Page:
Magnetic hyperthermia is one of the most powerful methods of combating the deadly effects of freezing-cold temperatures. By applying a steady, constant magnetic field at a set depth within your patient’s body, you can prevent their body from adapting to and adjusting to low temperatures. This article will give you everything you need to know about using a magnetic hyperthermia instrument; from itspurpose, to usage examples, and potential risks.
What is Magnetic Hyperthermia?
Magnetic hyperthermia is a form of therapy that uses a strong, permanent magnetic field to warm the body. A common application is to go inside a patient’s body, applying the magnetism from a magnetic hyperthermia instrument to the patient’s skin, rather than their clothing. This mode of therapy was originally developed to treat patients with epilepsy, but has now been adapted for a wide range of other conditions. Typically, the magnetic field involved is between 10,000 and 30,000 gauss—that is, standard strength—and it is applied at a depth of between 1 and 5 centimeters within the body. The goal of this application is to raise the body’s temperature, either by conduction, convection, or both. The temperature change can be as high as 35 degrees Celsius, which is well above body temperature, and is comparable to the relatively high temperatures found outdoors in the winter.
How Does Magnetic Hyperthermia Work?
You can use a variety of tools to apply the electromagnetic field to the skin, but the most commonly used are neodymium iron-boron magnets. These are permanent magnets with extremely high permeability, meaning that they will generate a strong electromagnetic field around themselves when exposed to current. However, unlike normal solenoid magnets, which gradually lose their magnetic properties over time, neodymium iron-boron magnets are non-degradeable and can be used for minutes on end. As the magnet interacts with tissue it causes an electric current to flow, which is detected by an electromagnet embedded in the instrument’s housing. The magnet’s polarity and the direction of the current are adjustable, and can be used to prevent the flow of inflammatory and blood cells, as well as water and nutrients, within the body. This allows the instrument to “cook” the body, which is one of the main benefits of this therapy.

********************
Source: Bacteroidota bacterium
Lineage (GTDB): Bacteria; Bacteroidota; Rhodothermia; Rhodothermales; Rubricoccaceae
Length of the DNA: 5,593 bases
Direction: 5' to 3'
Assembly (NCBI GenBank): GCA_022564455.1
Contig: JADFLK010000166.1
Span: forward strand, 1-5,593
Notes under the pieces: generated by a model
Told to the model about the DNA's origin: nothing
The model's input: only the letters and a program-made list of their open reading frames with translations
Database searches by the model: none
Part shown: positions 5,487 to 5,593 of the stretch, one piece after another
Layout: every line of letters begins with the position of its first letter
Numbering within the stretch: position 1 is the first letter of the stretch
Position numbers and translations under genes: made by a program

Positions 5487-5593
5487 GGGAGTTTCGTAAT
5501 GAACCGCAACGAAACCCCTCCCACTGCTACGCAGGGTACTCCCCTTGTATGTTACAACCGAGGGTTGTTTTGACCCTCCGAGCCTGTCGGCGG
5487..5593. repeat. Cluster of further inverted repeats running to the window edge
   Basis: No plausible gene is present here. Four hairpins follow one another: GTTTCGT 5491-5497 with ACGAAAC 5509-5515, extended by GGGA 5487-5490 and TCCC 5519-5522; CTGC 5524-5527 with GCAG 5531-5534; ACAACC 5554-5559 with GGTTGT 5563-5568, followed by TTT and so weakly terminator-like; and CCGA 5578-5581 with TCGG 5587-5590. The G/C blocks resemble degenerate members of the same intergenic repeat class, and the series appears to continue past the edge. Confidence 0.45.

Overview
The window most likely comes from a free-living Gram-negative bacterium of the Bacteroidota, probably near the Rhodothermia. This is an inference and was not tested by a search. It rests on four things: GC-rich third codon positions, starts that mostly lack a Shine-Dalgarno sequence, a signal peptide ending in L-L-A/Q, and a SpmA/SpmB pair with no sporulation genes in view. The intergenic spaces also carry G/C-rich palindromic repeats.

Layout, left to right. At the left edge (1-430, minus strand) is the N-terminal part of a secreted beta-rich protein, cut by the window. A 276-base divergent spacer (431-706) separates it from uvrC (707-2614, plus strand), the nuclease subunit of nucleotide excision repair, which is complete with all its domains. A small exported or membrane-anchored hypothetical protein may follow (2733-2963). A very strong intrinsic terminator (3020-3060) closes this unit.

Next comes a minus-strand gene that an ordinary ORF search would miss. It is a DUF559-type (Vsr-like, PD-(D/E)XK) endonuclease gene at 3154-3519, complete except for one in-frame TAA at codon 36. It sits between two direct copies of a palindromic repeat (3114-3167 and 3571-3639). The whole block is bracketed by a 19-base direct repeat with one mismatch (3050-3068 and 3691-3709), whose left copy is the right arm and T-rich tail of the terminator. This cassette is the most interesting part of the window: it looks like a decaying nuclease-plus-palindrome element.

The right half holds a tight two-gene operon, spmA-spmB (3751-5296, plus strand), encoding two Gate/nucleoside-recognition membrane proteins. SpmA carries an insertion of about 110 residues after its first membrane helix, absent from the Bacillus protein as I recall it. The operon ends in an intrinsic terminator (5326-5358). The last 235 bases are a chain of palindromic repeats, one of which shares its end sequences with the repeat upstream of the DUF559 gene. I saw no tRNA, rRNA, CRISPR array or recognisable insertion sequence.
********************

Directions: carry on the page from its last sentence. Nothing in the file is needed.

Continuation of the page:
What Are the Potential Risks of Magnetic Hyperthermia?
Like with any type of therapy, there are risks. These may be significant and include: Wear and tear on the skin and instruments Infection, particularly of the skin and blood cells Damage to the 302d vagus nerve, which controls your immune system and affects your decision-making Risks of over-therapy, which could lead to muscle spasms, organ damage, and even death
What should you know about Using a Magnetic Hyperthermia Instrument?
You must know the risks of potential complications of magnetic hyperthermia very well before beginning the procedure. This includes but is not limited to: Wear and tear on the skin and instruments Infection, particularly of the skin and blood cells Damage to the 302d vagus nerve, which controls your immune system and affects your decision-making Risks of over-therapy, which could lead to muscle spasms, organ damage, and even death You must also consider the patient’s overall health, including their diet and lifestyle, before beginning the therapy.
Benefits of Magnetic Hyperthermia
There are many advantages to using magnetic hyperthermia, including: Improvement in metabolic function Increased skin hydration Improved collagen content Decreased blood pressure and heart rate Increased tolerance to cold Increased lean body mass Increased aerobic capacity Reduced incidence of diabetes Increased likelihood of lowering blood pressure in people with high blood pressure Increased ability to regulate body temperature Reduced risk of developing certain cancers Increased ability to store fat Improved mood and alertness Increased range of motion Increased work capacity
Magnetic hyperthermia is a form of therapeutic medical treatment that uses a strong, permanent magnetic field to warm the body. It may be used to treat a variety of medical conditions, including pain and inflammation, as well as to prevent further damage caused by cold. Although its use is relatively new, there is potential for magnetic hyperthermia to become very important in the future because it is non-invasive, can be used on patients of all ages, and has few side effects.